However, beyond the debate about the political capabilities of form, revisiting systems invites us to rethink their validity as a design tool. Systems such as Bofill’s, and those of that generation of architects alongside whom he worked, allow us to think of architecture as an always unfinished process—one capable of endless adaptation, in response to the simplest and most immutable building unit or the changing conditions of the world around us.
See, for instance, Bofill’s lecture at the Architectural Association on March 5, 2015: http://www.aaschool.ac.uk//VIDEO/lecture.php?ID=2745. ↩
See: L’architecture d’aujourd’hui: Espagne, Madrid, Barcelone, no. 149 (1970): 33–41; L’architecture d’aujourd’hui: Les espaces de l’architecte, no. 182 (1975): 57-96 [which includes the “Manifest du diable sur l’architecture et l’urbanisme,” by José Agustín Goytisolo]; GA Architect: Ricardo Bofill, Taller de Arquitectura, no. 4 (Tokyo: A.D.A Edita, 1985); Architectural Design, vol. 45, no. 7 (1975): 402–17. ↩
Mono.Kultur, Pin-Up and Apartamento, among others. ↩
A partner, Peter Hodgkinson, had worked with Peter Cook. Nevertheless, Ricardo Bofill presents both himself and Taller de Arquitectura as anti-Archigram. In the aforementioned AA lecture he refers to the City in Space as “an Archigram’s counter-theory.” ↩
“The Habitat building in Montreal was extremely important for us and caused a great impact in the way we approached future projects. The only building that perhaps didn’t follow that line was Barrio Gaudí.” From interview with Manolo Núñez (Taller de Arquitectura), in Pedro García Hernández, La agregación modular como mecanismo proyectual residencial en España: el Taller de Arquitectura (PhD diss., Universidad Ramon Llull, 2013). ↩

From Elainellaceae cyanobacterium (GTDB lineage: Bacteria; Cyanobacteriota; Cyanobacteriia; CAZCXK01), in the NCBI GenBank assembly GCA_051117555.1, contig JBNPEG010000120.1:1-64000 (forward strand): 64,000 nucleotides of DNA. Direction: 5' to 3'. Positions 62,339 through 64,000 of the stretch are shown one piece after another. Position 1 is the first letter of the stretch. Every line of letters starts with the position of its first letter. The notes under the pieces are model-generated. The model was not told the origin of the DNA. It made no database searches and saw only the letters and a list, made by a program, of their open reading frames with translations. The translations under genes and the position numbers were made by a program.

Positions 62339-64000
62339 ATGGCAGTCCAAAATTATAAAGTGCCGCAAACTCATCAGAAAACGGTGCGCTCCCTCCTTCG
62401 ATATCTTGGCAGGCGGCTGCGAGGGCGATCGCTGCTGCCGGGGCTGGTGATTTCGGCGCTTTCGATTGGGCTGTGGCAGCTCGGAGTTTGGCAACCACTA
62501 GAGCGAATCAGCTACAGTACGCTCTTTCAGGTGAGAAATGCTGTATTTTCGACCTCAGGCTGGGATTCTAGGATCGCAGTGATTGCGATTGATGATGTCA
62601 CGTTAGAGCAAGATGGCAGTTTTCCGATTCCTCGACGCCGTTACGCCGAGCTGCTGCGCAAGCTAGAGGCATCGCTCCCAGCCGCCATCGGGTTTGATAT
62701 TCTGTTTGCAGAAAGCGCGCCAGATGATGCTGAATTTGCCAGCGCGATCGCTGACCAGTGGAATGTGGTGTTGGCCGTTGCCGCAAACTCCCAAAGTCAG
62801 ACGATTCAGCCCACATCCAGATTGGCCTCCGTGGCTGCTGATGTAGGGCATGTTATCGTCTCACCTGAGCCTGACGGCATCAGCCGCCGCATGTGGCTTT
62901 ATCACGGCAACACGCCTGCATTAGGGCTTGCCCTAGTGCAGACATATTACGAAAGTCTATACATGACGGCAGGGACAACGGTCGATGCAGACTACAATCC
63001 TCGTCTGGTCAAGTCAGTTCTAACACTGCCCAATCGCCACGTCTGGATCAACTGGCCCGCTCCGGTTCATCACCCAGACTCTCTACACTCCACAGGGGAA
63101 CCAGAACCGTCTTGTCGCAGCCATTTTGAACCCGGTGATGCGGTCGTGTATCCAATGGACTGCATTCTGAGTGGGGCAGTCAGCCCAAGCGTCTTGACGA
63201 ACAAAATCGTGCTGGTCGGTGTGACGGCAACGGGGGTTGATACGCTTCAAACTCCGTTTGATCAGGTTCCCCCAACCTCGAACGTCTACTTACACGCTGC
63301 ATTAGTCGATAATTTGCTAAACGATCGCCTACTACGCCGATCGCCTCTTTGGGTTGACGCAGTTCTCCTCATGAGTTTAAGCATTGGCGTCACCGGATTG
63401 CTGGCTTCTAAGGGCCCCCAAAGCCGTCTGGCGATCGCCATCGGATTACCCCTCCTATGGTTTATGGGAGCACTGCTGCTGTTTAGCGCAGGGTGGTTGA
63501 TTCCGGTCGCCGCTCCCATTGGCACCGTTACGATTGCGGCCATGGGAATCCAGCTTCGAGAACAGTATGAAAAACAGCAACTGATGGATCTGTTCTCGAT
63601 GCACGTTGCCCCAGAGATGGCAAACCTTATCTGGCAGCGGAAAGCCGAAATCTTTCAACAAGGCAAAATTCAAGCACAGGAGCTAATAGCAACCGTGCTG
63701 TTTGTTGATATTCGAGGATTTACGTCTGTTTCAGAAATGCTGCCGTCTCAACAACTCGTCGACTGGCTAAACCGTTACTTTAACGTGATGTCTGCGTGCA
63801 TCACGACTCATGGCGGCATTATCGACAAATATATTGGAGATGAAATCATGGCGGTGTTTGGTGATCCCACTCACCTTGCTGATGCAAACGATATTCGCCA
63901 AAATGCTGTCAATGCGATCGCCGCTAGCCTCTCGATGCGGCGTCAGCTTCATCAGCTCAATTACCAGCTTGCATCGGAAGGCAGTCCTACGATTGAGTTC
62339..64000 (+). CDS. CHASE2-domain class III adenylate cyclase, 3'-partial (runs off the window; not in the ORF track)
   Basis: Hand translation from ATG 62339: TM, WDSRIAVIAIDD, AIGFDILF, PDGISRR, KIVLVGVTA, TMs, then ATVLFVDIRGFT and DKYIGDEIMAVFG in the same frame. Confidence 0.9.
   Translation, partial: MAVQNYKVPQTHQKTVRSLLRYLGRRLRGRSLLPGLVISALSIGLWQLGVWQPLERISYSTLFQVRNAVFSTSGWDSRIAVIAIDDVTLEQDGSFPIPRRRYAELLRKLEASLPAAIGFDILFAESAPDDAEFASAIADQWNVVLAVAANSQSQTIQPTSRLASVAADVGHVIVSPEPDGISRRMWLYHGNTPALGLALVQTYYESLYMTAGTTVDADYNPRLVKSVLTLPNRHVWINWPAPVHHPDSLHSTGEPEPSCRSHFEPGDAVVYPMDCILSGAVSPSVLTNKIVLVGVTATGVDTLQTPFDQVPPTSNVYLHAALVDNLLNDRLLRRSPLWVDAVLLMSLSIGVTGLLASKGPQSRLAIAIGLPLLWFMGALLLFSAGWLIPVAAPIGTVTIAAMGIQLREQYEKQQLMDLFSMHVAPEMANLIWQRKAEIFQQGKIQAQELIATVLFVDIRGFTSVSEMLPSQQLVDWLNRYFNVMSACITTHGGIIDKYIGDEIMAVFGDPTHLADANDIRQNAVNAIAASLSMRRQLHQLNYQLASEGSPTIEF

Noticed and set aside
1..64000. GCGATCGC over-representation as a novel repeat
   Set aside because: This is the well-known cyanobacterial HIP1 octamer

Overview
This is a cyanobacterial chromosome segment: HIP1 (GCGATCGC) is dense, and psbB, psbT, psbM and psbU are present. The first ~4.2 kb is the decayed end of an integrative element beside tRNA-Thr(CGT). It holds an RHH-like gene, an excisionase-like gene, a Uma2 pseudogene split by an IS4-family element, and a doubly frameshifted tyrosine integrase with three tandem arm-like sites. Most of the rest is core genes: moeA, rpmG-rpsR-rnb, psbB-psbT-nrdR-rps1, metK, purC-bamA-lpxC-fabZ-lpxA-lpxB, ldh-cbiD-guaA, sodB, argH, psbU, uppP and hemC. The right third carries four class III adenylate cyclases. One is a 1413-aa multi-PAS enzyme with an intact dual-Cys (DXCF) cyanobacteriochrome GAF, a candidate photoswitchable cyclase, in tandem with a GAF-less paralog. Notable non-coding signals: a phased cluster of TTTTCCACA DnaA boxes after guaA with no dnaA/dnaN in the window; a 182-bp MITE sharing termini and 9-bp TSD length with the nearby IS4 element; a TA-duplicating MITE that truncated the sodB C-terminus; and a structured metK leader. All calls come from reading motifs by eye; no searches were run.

Reyner Banham, Megastructure: Urban Futures of the Recent Past (London: Thames and Hudson, 1976), 224. The article “Megastructure” was published in Architectural Design, vol. 45, no. 7 (1975), which included the work by Ricardo Bofill and Taller de Arquitectura. ↩
In fact, one of the most interesting issues about them is that they were carried out under conditions of scarcity and limited budgets. ↩
Ricardo Bofill and Taller de Arquitectura, Hacia una formalización de la ciudad en el espacio (Barcelona: Blume, 1968), 1. ↩
This is not the first time he makes this assertion: “It was a light prefabricated system that we invented, a whole bean-based meccano that allowed us to build without prefiguring the end of the project. I mean that this project was the result of economical, social, and legal parameters which stem from demand.” Interview with Ricardo Bofill in Josep Lluís Solé and Jordi Amigó, Walden 7 i mig (Barcelona: Ajuntament de Sant Just Desvern, 1985), 21–22. ↩
Simon Reynolds, Retromania: Pop Culture’s Addiction to Its Own Past (New York: Faber & Faber, 2011). ↩
Guillermo López and Anna Puigjaner are principals of the architectural office MAIO and coeditors of the journal Quaderns d’Arquitectura i Urbanisme.